The significance of President Biden’s move to fast-track the reservoir funding cannot be understated. It amplifies the overwhelming commitment he’s already made to the River of Grass, and it removes any budgetary or bureaucratic uncertainty as to whether the linchpin of our restoration efforts will advance.
When the system works, the Everglades and the people win | Editorial
By Sun Sentinel Editorial Board
Gov. Ron DeSantis and President Joe Biden disagree on just about everything. Fortunately, they agree on the Everglades.
Two weeks ago, the Biden administration committed $265 million to an above-ground reservoir south of Lake Okeechobee. It’s the most important project remaining on the to-do-list for the 22-year-old Comprehensive Everglades Restoration Plan.
The recent good news continued this week with DeSantis’ veto of Senate Bill 2508. The legislation was a Hail Mary effort by the sugar industry to maintain the lake as a private reservoir for farmers during droughts.
The first version of the bill was an abomination, and a weakened revision was still tilted far too heavily toward agriculture interests. Environmental groups, fishing guides, local officials and others lobbied aggressively for a DeSantis veto.
In a related move, DeSantis also vetoed a $350 million budget item for underground reservoirs north of the lake. Sugar growers had backed that plan as a better alternative than the southern reservoir for dealing with releases of polluted lake water to the southeast and southwest coasts.
One goal of the southern reservoir, though, is to hold water until it can be treated and released to the Everglades. The growers’ plan would have kept that water from helping The River of Grass — and from helping to replenish public well fields in Broward.
SB 2508 and the $350 million underground reservoir boondoggle were priorities of Senate President Wilton Simpson, R-Trilby. He’s running for agriculture commissioner. Simpson owns a large egg-farming operation in Pasco County, among other ventures.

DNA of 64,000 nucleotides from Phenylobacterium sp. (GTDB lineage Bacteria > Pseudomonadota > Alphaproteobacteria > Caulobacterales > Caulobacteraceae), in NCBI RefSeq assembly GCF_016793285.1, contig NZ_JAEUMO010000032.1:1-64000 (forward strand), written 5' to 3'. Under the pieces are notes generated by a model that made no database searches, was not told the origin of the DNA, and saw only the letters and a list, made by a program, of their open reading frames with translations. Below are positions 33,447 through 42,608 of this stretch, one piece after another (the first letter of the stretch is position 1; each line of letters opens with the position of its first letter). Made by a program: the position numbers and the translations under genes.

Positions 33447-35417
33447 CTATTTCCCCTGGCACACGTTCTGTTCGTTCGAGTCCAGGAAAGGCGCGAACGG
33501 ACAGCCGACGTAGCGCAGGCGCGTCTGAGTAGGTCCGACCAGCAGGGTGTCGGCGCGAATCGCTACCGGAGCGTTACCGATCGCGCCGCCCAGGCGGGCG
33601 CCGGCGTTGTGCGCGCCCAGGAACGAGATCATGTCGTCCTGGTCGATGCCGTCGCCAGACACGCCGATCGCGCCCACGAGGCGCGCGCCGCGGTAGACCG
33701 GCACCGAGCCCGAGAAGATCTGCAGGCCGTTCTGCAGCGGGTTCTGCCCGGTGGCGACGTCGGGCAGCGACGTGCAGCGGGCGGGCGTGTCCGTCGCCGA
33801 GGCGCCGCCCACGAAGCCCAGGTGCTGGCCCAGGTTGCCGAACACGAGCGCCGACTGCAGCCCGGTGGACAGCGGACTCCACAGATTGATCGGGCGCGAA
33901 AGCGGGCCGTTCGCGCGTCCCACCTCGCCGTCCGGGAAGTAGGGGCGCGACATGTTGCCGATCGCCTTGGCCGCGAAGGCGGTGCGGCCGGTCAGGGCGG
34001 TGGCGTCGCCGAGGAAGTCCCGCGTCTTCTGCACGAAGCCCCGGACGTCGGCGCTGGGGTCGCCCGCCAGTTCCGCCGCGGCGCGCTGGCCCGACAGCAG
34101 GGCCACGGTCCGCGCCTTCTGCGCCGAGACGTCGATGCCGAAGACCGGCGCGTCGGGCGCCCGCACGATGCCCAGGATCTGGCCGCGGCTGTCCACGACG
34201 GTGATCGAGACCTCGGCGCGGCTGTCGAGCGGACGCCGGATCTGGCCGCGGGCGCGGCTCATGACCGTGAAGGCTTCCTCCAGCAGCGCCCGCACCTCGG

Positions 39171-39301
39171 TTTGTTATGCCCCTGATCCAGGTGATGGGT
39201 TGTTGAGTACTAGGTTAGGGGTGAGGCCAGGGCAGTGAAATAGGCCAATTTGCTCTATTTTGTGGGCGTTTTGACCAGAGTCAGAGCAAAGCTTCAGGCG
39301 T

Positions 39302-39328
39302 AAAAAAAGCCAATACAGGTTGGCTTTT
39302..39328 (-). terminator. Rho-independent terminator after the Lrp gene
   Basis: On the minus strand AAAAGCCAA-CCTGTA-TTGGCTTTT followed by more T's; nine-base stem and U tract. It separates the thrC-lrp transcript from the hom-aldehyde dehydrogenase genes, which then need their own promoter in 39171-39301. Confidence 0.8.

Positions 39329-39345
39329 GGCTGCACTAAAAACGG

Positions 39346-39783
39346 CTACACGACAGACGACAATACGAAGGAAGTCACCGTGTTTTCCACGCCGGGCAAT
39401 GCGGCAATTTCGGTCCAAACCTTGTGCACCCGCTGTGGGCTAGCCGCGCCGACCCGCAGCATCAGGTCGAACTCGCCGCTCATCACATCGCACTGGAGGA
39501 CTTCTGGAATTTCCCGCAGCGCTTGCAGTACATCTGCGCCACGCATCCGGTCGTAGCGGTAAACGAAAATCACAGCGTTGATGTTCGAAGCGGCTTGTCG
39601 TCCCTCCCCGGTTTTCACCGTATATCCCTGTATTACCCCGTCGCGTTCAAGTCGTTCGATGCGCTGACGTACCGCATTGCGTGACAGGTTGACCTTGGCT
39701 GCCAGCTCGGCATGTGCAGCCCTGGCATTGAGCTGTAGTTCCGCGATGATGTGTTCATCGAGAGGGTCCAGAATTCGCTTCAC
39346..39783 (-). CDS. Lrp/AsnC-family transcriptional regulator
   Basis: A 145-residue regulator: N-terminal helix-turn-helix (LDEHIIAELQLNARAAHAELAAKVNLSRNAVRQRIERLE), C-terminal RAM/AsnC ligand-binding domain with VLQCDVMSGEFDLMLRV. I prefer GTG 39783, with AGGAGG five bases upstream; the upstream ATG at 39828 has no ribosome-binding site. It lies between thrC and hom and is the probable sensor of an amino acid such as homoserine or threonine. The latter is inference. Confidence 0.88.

DeSantis offered more than the vetoes. The new state budget includes $500 million for Everglades restoration. According to the governor’s office, Florida has committed $3.3 billion in the last four years toward preserving the 50% that remains of the original Everglades.
It’s a welcome bipartisan trend. In January, Biden announced that $1.1 billion from last year’s infrastructure bill would go toward Everglades restoration. For perspective, that’s 15% of the money nationwide in the bill for all U.S. Army Corps of Engineers civilian works projects.
When Biden made that announcement, Republicans in Florida’s congressional delegation criticized the lack of money for the southern reservoir. Those Republicans also had voted against the bill, so their hypocrisy was evident.
But environmental groups also expressed concern. As we editorialized, however, the omission may have stemmed from the Corps of Engineers’ rigid rules on when projects can receive money.
That was the case. Five months later — thanks in large part to work by the office of U.S. Rep. Debbie Wasserman Schultz, D-Weston — conditions have changed.
Florida and the federal government are splitting the roughly $2 billion cost of the reservoir. The state is providing the land, and the Corps of Engineers is building the project.
Three contracts are part of that project. Two are in the construction or planning phase. The third, and largest, is to build the walls of the reservoir that will hold enough water to flood 240,000 football fields to a depth of one foot.
The Biden administration took that $265 million for the reservoir from the $350 million that Congress approved for Everglades restoration in this year’s budget. Biden is seeking another $407 million in his 2022-23 budget. Because that infrastructure bill money moved up the timetable for many other Everglades restoration projects, the contract for that “embankment” contract now could go out.
Construction could begin next year. The estimated completion date is 2029. We’re told Biden’s action moved up that date by two years.
In a statement to the Sun Sentinel Editorial Board, Wasserman Schultz said, “The significance of President Biden’s move to fast-track the reservoir funding cannot be understated. It amplifies the overwhelming commitment he’s already made to the River of Grass, and it removes any budgetary or bureaucratic uncertainty as to whether the linchpin of our restoration efforts will advance.
“Undoubtedly, the muscular efforts of advocates aided this effort. But unlike the responses I received on this same issue from the previous administration, President Biden’s timely push to expedite this critical reservoir project emphatically shows that the reservoir is a top restoration priority.”
Rarely in Florida these days can we say that the people won. On the Everglades, this year, they did.
Biden and DeSantis almost certainly will not congratulate each other for all they have done for the Everglades. But they should.